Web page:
Could it be that models of sea level rise around New Zealand are exaggerated and distorted by the multiplier effect have been grossly over stated? And do the $7 million apartment complex at the Esplanade to be completed next year and the DCC’s belated discussion on a South Dunedin hub indicate mixed messages on the subject?

There is no doubt that the infrastructure must be maintained to the highest level and upgrading implemented with haste. The seafront calls for a level-headed approach to protect the sandhills which shelter the city from the ocean. In the past a network of groynes captured the sand, maintaining a broad beach to dissipate the energy of the waves. The network succeeded for nearly 100 years, but without maintenance fell victim to the ocean, so is it time to reinstate a similar system and then plan carefully for the next 100 to 200 years?

Council says that infrastructure will require “tens of millions of dollars” we cannot afford, but plans to spend some $37 million on George Street and the Octagon, followed by development of the harbourside. These “tens of millions” surely must be re-allocated to South Dunedin for infrastructure, to build a second pumping station, and provide realistic coastal protection.

Dunedin needs new councillors who will make hard decisions, reduce spending on fripperies and attend to basics; people who are prepared to drill deep into reports and costings and who are not afraid to make unpalatable decisions when needed rather than govern with slogans and platitudes.

Declaration: Conrad Stedman is my nephew.

Posted by Elizabeth Kerr

Election Year. This post is offered in the public interest.

4 Comments

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Calvert on DCC, ‘We could have a much more democratic and transparent operation of council’

leunig-cartoons-%e2%80%8fleunigcartoons-%c2%b7-aug-21Leunig Cartoons ‏@leunigcartoons · Aug 21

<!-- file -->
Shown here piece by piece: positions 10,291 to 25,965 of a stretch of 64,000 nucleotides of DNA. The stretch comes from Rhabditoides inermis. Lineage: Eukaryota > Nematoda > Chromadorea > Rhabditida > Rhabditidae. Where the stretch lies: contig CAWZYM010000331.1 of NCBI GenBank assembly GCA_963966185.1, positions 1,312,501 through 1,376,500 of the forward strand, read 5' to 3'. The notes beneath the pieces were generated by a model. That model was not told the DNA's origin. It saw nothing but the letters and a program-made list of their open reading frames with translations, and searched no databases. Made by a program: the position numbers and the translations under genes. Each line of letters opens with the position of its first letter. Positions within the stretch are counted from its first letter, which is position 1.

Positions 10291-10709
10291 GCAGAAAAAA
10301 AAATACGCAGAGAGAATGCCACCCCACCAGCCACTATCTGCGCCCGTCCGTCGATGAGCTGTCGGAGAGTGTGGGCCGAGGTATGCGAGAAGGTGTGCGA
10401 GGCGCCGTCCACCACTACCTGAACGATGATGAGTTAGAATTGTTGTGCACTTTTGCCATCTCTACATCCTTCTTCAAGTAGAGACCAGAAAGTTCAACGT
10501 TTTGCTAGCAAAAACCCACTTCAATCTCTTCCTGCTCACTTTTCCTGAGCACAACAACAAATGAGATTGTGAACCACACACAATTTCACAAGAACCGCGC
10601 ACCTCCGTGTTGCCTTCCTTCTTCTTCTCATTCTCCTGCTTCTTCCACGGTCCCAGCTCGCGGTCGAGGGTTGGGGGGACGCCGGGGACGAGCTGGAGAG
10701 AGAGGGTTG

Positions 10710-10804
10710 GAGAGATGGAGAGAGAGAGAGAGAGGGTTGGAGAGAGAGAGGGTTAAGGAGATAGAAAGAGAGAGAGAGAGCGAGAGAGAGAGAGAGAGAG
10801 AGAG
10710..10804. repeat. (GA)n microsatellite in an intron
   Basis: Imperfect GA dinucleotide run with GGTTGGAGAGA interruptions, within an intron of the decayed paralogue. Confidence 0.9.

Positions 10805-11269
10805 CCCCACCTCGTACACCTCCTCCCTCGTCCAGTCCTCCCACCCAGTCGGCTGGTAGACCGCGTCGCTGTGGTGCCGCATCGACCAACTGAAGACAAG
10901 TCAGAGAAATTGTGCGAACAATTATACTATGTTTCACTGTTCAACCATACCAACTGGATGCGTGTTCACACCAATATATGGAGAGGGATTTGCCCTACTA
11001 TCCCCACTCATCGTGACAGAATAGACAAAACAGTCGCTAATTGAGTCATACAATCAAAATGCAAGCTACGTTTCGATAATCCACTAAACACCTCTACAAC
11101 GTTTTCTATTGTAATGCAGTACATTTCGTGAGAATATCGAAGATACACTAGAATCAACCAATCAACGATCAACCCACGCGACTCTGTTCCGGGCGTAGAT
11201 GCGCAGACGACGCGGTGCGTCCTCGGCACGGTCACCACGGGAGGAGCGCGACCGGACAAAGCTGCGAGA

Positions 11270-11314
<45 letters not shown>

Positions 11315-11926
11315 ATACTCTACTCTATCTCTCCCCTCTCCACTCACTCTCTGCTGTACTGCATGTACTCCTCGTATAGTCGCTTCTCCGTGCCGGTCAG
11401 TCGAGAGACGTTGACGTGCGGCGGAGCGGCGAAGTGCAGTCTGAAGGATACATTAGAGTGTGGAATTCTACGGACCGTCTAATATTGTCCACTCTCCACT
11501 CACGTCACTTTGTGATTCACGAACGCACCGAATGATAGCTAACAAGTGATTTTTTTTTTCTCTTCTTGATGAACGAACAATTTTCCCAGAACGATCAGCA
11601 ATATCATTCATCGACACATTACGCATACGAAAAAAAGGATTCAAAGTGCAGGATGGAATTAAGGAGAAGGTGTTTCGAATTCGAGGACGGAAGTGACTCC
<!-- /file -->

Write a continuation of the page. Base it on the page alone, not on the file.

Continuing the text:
### ODT Online Thu, 8 Sep 2016
Scope for more democracy with checks and balances
By Hilary Calvert
OPINION In the past three years Dunedin City Council has functioned just as central government does, with a government and an opposition. But the problem is that in Dunedin it means central government-style politics without the checks and balances. Because the mayor of the day is allowed to choose the chairs of the council committees, if the mayor anoints those who are similar in their views to him or her, effectively a “government” is formed. Those on the “government” side support each other, forming a version of the “cabinet”, with meetings between themselves alongside senior council staff to discuss the issues of the day. Those who are not part of this grouping are obliged to form a loose “opposition”, because this is the only place where any public challenges and questions are likely to come from.
In Dunedin […] the chairs of committees forming the “cabinet” meet secretly and without any minutes which can be accessed. They may be part of working parties with other groups, which never report back to the council, for example groups meeting with NZTA about cycleways. They may have information either before the rest of the council or outside the rest of council papers, never to be seen by council. […] In Dunedin, the ODT describes what happens in council meetings, talks to the chairs of the meetings, and prints press releases, having clarified the situation with a relevant staff member. There is little chance for any challenge of prevailing views unless a major debate happens during meetings, or unless the issues raised are ones which the ODT chooses to follow up in an in-depth way.